C-C motif chemokine ligand 2 (CCL2) is a small chemokine which belongs to the CC-type chemokine family, and has chemoattractant activity for recruitment of monocytes to sites of inflammation. Overexpressed CCL2 binding to its receptor C-C chemokine receptor 2 increases the risk of breast cancer in humans, but its effects on proliferation of bovine mammary epithelial cells is not known. Maintaining a high level of proliferative activity in bovine mammary epithelial cells during lactation is important for improving milk yield and can benefit the dairy industry economically. In the present study, we demonstrated that CCL2 induces proliferation of MAC-T cells, a bovine mammary epithelial cell line, and stimulates progression of the cell cycle through stimulation of expression of cyclin D1. Moreover, CCL2 activates phosphoinositide 3-kinase (PI3K)/AKT [AKT, P70-S6 kinase 1 (P70S6K), ribosomal protein S6 (S6)] and mitogen activated protein kinase (MAPK) [extracellular signal-regulated kinase-1/2 (ERK1/2), c-Jun N-terminal kinase (JNK), and P38] pathways, which are involved in proliferation of MAC-T cells, as evidenced by co-treatment of MAC-T cells with pharmacological inhibitors of cell signaling transcription factors including Wortmannin, U0126, and SP600125. The CCL2 in MAC-T cells attenuates endoplasmic reticulum stress induced by tunicamycin, suggesting that CCL2 regulates intracellular synthesis of proteins and lipids and prevents activation of apoptotic pathways initiated in response to endoplasmic reticulum stress. Furthermore, CCL2 is involved in alleviating lipopolysaccharide (LPS)-induced inflammatory responses in MAC-T cells by reducing LPS-induced expression of IL8, IL6, and nuclear factor kappa B subunit 1 (NFKB1). Collectively, CCL2 is a novel target for improving the quantity and quality of milk from cows through stimulation of proliferation on mammary epithelial cells and attenuation of LPS-induced inflammatory responses.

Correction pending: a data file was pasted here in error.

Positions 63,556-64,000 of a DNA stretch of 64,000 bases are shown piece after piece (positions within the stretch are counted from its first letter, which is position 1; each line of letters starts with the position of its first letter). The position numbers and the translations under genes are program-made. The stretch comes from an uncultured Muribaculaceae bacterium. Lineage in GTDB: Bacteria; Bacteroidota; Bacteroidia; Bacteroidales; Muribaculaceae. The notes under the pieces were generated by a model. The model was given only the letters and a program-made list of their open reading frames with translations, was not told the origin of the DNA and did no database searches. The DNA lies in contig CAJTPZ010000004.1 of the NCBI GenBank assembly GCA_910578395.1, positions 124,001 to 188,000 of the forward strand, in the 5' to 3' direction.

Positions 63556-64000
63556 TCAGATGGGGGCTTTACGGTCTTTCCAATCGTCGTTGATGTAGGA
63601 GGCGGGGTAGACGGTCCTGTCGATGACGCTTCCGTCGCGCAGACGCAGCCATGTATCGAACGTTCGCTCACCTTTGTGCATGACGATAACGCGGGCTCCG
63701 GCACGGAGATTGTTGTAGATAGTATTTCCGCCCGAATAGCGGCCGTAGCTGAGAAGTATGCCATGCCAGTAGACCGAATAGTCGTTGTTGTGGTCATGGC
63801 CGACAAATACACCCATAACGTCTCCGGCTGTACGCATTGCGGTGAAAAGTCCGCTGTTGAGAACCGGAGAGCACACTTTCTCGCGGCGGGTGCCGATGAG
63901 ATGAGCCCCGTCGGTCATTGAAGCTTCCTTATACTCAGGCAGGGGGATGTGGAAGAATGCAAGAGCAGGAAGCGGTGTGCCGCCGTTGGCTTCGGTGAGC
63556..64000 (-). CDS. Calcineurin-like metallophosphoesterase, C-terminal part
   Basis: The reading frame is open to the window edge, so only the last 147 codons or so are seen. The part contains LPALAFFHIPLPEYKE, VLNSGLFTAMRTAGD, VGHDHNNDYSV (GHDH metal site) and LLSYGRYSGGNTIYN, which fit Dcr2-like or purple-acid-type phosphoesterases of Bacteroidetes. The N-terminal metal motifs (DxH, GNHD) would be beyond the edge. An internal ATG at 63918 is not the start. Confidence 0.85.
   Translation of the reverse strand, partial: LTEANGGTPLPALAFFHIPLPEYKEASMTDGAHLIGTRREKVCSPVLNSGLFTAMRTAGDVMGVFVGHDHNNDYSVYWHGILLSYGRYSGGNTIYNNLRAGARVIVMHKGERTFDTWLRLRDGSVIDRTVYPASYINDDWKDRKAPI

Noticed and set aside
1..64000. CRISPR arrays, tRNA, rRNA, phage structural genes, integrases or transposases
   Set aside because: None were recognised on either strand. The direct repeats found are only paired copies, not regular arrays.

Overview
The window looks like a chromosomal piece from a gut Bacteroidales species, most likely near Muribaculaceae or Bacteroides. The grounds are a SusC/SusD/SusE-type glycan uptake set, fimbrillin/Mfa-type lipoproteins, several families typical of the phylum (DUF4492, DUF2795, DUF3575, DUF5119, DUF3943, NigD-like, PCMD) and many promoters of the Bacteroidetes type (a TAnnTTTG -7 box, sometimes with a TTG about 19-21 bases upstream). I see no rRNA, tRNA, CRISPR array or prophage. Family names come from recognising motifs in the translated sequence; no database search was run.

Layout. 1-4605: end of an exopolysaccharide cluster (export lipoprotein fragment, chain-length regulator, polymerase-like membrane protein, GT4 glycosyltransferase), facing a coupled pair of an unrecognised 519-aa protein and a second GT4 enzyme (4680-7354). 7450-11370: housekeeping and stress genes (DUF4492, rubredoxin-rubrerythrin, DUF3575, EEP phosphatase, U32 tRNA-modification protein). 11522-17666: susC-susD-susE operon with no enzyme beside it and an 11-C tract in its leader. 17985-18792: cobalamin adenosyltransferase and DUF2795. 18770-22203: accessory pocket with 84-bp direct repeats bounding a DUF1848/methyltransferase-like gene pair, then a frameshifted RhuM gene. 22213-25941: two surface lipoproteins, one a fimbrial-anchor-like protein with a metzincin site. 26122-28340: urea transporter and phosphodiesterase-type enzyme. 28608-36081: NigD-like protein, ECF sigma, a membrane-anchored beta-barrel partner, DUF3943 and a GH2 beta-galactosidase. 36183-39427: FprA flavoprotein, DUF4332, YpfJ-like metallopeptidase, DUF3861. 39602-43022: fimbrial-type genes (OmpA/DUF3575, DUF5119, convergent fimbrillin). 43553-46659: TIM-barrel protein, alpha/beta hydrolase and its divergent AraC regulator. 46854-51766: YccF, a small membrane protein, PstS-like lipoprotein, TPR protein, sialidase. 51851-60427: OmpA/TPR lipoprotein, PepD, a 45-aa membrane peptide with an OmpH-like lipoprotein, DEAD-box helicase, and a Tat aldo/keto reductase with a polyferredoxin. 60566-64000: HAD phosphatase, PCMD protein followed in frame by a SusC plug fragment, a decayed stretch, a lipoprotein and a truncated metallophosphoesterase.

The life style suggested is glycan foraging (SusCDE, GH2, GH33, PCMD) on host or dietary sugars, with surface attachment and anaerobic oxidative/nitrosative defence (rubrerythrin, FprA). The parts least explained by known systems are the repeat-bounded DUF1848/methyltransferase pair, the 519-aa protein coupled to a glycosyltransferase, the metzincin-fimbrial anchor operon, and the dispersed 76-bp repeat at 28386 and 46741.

- Bovine mammary epithelial cells
- ER stress
ASJC Scopus subject areas
- Food Science
- Animal Science and Zoology